Calls to use expiring vaccines for 2nd booster shots ring louder | Inquirer News

Calls to use expiring vaccines for 2nd booster shots ring louder

By: - Content Researcher Writer / @inquirerdotnet
/ 05:00 PM July 21, 2022
Calls to use expiring vaccines for 2nd booster shots ring louder

A Marikina resident takes a selfie while getting a booster shot. NIÑO JESUS ORBETA/FILE PHOTO

MANILA, Philippines—As the Philippines is in an “economic storm,” businessman Joey Concepcion, the former presidential adviser for entrepreneurship, said last month that “we need to protect people who are now keeping our economy afloat.”

This was the reason that he asked the Health Technology Assessment Council (HTAC), which advises the Department of Health (DOH), to approve a second booster shot for private sector employees.


HTAC gives advice to the DOH on which health interventions to spend on.

“I don’t see any reason the HTAC should not approve boosters for 50-year-olds when the CDC (Centers for Disease Control and Prevention), which is a well-respected body, has already approved it,” Concepcion said, referring to the main US health agency.


The DOH, on May 18, approved the HTAC recommendation for the administration of second booster shots to health care workers (A1) and the elderly (A2)—individuals aged 60 years and older.

RELATED STORY: Second COVID-19 booster shot rollout underway

He said “we are not generalizing that all workers below 60 should get second booster [shots],” stressing that it should only be available to those who need added protection, which, for the private sector, are employees who are 50 years or older.

However, a month has passed and there is still no word from the HTAC: “We requested they bring down the age to 50 years [old] for the second booster shot […] hopefully it gets approved already.”

READ: Concepcion: Approve 2nd booster shot for employees

This, as he stressed that 1,516,040 million COVID-19 vaccine doses bought by the private sector are set to expire by the end of the month: “If you look at these expiring vaccines, that’s a lot of money.”

“Yes, we have to focus on the first boosters, but the private sector bought these vaccines. This is my frustration,” said Concepcion, founder of Go Negosyo, at a news forum on Tuesday (July 19).


The vaccines were acquired by the private sector through the tripartite agreement “A Dose of Hope,” where half the vaccines acquired is shared with the government.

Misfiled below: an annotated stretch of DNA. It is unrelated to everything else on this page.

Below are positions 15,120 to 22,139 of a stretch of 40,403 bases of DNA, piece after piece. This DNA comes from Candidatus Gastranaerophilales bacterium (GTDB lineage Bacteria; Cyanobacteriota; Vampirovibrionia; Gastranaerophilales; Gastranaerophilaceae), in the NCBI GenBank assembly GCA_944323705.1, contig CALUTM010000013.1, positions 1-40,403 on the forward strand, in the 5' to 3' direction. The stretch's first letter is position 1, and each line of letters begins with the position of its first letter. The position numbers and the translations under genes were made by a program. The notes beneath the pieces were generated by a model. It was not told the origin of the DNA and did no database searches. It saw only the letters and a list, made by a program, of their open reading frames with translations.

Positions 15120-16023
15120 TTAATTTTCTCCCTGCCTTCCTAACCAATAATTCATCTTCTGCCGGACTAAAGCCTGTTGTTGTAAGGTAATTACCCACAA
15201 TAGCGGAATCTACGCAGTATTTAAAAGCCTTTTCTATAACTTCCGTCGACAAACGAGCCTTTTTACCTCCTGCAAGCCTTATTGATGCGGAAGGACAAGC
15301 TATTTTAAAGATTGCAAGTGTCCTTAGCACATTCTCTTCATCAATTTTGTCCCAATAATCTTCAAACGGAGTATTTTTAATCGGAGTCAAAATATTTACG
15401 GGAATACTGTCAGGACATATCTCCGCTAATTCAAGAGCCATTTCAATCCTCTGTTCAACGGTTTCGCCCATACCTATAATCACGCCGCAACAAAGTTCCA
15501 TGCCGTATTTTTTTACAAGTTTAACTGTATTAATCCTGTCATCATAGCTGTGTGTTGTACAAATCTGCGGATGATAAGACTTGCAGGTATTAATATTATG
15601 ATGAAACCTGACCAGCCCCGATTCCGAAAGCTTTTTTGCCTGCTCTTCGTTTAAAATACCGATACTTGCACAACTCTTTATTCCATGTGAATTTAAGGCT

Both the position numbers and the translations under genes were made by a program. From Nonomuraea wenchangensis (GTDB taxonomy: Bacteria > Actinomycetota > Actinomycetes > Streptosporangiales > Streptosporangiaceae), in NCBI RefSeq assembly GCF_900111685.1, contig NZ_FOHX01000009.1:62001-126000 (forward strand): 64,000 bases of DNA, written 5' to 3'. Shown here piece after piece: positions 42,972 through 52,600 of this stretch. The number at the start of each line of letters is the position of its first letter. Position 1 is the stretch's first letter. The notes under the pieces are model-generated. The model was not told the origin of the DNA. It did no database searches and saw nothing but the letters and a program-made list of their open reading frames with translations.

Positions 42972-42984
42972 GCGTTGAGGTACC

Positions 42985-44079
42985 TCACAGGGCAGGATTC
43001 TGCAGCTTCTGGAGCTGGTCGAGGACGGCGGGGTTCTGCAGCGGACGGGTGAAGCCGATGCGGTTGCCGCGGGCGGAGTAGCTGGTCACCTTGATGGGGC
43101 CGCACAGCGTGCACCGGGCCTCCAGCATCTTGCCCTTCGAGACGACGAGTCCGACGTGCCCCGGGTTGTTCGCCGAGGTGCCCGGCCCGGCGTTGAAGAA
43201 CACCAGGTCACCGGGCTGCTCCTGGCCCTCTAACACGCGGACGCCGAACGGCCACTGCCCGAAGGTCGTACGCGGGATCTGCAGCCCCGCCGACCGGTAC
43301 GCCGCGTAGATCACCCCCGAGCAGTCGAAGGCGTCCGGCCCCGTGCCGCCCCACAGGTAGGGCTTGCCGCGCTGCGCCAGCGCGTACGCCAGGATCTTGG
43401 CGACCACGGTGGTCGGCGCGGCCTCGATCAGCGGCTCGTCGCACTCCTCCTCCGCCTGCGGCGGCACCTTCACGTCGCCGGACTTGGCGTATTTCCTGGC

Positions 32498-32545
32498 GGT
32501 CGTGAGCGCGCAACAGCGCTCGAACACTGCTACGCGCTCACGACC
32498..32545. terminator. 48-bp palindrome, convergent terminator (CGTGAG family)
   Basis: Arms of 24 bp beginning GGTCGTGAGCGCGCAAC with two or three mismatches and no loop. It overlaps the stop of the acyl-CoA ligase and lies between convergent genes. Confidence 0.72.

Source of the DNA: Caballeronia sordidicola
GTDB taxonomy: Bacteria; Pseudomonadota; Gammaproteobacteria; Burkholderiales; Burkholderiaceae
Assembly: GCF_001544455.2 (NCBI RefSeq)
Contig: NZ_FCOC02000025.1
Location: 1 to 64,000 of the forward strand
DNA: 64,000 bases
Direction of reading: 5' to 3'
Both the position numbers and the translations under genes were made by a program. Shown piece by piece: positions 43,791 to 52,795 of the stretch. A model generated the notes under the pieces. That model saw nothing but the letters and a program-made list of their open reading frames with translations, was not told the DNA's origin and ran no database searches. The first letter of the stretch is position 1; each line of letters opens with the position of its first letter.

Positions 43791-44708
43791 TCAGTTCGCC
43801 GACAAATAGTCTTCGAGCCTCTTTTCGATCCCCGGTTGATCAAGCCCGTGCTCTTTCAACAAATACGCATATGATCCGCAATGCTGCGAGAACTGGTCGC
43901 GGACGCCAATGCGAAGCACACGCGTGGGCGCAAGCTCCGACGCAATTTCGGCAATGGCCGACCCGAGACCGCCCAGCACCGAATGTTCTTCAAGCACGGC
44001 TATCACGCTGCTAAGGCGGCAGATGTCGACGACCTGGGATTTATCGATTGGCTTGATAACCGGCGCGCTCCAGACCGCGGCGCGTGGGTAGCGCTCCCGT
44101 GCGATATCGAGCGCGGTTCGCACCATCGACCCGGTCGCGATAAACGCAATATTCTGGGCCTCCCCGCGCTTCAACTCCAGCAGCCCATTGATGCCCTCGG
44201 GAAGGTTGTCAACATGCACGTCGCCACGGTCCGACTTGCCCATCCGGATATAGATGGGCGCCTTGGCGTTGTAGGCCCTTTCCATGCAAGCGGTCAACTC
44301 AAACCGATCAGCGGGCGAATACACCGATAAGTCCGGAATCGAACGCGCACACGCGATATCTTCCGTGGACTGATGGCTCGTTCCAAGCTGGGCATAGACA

Each AstraZeneca shot is estimated to cost $5, while each Moderna shot was bought for $27, Concepcion said while breaking down the total expiring vaccines in warehouses—AstraZeneca (628,680) and Moderna (887,360).



“The vaccines should be used rather than left to expire. Many productive members of the workforce fall outside of the age limit set by the HTAC. Yet they also have risk factors and are exposed to the virus every day when they come to work,” he said.

Concepcion stressed: “The private sector has already proven that it is willing to get vaccinated. There is no need for mandates when it comes to the private sector. They don’t want to get sick and use up their sick leaves.”


With a goal to give out booster shots to 50 percent of the eligible population in the first 100 days of President Ferdinand Marcos Jr., the DOH said it would launch the “PinasLakas” campaign next week (July 26).

READ: DOH aims for 23M booster shots in Bongbong Marcos’ first 100 days

This, as only 15,098,295 individuals have been administered with booster shots when there are 55,597,203 individuals already eligible to receive a booster shot against SARS-CoV-2, the virus that causes COVID-19.

Acting Health Secretary Maria Rosario Vergeire said that aside from the 50 percent goal for booster shots, the government also has the goal of vaccinating 90 percent of the elderly population.

The department said 5,280,489 senior citizens have already been administered with the first dose; 6,772,318 are now fully vaccinated; and 2,260,098 have already been administered with booster shots.

Based on DOH data, the government already administered 154,117,005 doses of COVID-19 vaccines as of June 30—68,323,212 (first dose), 70,695,498 (second dose) and 15,098,295 (booster dose).